I started this blog to help those on the Gluten Free diet and to help spread Awareness of Celiac Disease. 

Help to spread Awareness by sharing your story in the comments below or on my Facebook page.   Maybe someone will hear your story and realize they should get tested!




If you are young, hip and gluten free in Seattle then you need to stop in at Capitol Cider.Actually, my husband says that even if you are not young and hip, you still need to check it out.  We did!  We went there Wednesday night for a tasting of Square Mile Cider.  I am a new fan of the pub and of naturally GF cider!


The Restaurant

First about the pub style restaurant – open for only a few weeks it was packed last night (a Wednesday night) with a young 20 to 30 something crowd.  A former art gallery, the space is now a 4,000 square-foot cider bar in the Capitol Hill neighborhood of Seattle.   It features 30 ciders on tap, another 100 bottled ciders and gluten free food.  They also serve a variety of beers and wines.


The atmosphere was less of a pub and more of a cool urban dining and drinking spot. 

 The first floor is the main dining area – bistro style tables and wood booths, dark painted walls adorned with original Masterpiece replicas painted by the atelier students at Gage Academy of Art.  We ate dinner at a window table. 


They don’t shout that they are gluten free, but the entire kitchen is 100% GF!  Everything on the menu is made in-house.  In other words, everything on the menu is safe for anyone who is gluten free and there is no chance of cross-contamination.  I had the Pub salad – the salad was enough of a meal to leave me feeling full with a nice bed of lettuce topped with crusty prosciutto and a generous serving of white chicken.   

 As anyone who is celiac knows, truly GF French fries are hard to come by since most are contaminated when fried in the same oil as say wheat-breaded chicken nuggets.  After confirming the fries are truly GF, I had to order a side of them to go with my salad.

 They were tasty -  real potatoes (not some overly processed potato-like substance) with peppery flavor.

 My husband had the Fish n Chips that came out looking pretty crispy. 

After tasting them, he discovered they were cooked to perfection – it is just the GF batter they are using that makes them look . . . well burned.  His meal also looked a little skimpy for the price, compared to our American standards; it was two pieces of fish with a bucket of fries. I think the appearance of skimpiness was as much due to how it was served, as it was to the amount of food.  On a plate it might of looked like a full meal, but two crispy pieces of fish on the wood plank with the bucket of fries next to it looked more like an appetizer than a dinner.   A side of salad would have made it more of meal.  In fact, I ended up letting him finish off my salad.   However, my husband was more than satisfied.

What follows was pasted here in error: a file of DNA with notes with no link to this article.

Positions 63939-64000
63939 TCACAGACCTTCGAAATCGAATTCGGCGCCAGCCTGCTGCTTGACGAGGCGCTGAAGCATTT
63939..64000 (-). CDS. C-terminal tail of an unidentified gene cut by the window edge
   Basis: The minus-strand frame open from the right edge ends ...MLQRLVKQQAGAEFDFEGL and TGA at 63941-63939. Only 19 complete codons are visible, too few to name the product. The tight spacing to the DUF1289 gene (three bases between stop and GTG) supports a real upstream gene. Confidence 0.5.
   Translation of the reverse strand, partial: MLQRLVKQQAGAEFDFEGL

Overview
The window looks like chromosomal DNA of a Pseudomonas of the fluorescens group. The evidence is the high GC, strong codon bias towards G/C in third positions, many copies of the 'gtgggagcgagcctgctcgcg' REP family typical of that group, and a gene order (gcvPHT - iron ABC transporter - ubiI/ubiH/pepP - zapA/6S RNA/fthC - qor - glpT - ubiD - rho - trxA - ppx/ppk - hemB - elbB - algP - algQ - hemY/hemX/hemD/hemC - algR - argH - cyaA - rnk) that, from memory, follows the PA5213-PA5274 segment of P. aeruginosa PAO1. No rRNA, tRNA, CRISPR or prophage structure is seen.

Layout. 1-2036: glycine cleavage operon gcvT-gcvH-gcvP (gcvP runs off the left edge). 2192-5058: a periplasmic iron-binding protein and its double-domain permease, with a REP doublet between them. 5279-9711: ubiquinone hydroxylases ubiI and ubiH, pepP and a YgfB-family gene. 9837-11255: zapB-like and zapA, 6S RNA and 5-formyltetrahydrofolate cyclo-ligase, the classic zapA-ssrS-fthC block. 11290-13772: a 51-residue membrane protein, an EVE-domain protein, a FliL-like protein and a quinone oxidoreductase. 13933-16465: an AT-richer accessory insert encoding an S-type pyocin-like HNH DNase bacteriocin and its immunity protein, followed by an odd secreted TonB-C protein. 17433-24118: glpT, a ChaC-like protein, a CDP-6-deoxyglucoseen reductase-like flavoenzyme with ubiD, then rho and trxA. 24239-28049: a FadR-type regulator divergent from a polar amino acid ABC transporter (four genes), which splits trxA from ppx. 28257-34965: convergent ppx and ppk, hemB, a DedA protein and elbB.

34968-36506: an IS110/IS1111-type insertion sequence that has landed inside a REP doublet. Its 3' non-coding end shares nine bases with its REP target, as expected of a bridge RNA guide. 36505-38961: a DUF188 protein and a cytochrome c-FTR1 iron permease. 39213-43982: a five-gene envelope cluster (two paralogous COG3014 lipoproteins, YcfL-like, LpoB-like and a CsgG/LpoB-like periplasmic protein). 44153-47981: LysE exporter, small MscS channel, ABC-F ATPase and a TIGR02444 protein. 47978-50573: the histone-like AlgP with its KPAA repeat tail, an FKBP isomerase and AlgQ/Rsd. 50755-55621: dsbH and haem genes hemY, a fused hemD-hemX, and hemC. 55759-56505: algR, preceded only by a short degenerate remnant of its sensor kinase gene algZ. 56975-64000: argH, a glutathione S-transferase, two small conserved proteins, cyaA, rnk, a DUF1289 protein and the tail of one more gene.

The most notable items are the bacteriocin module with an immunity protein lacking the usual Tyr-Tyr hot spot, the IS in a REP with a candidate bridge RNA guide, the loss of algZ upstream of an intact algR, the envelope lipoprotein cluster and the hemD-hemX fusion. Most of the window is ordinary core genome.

The Cider


We went down to the basement for the cider tasting.  The basement is definitely the party area with a long wood bar and an impressive row of taps featuring a huge selection of cider.  They call this area the Ballast Bar and Gameroom as it is adorned with two shuffleboard tables, a stage with a piano, a fireplace and plenty of big tables for large groups to gather.


I am not a connoisseur of cider – I like a bold red wine with my meals.  In the summer when it is hot out, I do enjoy white wine and will settle for a Pinot Grigio as long as it is not very sweet and pretty dry.  As such, I was not sure I would like the cider.   For those of you new to cider, it is made from apples that are harvested and fermented in the fall, aged over the winter and then the beverage is released in the spring. I was surprised by how much I like the Square Mile Cider.

We sampled Spur & Vine and The Original.   The cider is sweet but not like some white wines where you grow tired of the sweetness after a few sips.  It has more of a texture of light beer than wine, so I found it quiet refreshing.   I am so used to drinking wine that I enjoyed the ease with which the cider slid down my throat – a very welcome relief from all of the tannins in wine.  At 6.7% alcohol the cider sits nicely between wine and beer with less alcohol than most wines but less than beer.  It would be the perfect drink for a summer evening. 


My favorite was the Spur & Vine Square Mile Cider - this cider starts with the same apples as The Original but they add Galaxy hops to it during the cold conditioning.  The result for me was a light bubbly drink with a slightly citrus flavor, but not too sweet.  


We also had a few sips of Anthem Pear and Reserve Nat’s Newtown Pippin.  Anthem Pear was my second favorite – more sweet than Square Mile, not sure I could drink more than a glass of this one.  But again I enjoyed that it was light and fruity and somewhat bubbly.   Reserve Nat’s was very dry – a bit too dry and bitter for me. 


Did I mention that the Pub was packed!  At 7:30 pm we snagged the last two stools at the bar, by 8:30 pm it was standing room only – and everyone was drinking cider.  The bar tender said cider sales have increased by 50% in the last few years as cider is the new hip drink among the younger crowd.  That was pretty obvious, as my husband and I had a good ten years on the fellow samplers. 


Want to find more of our Favorite Places to Dine out Gluten Free in Seattle?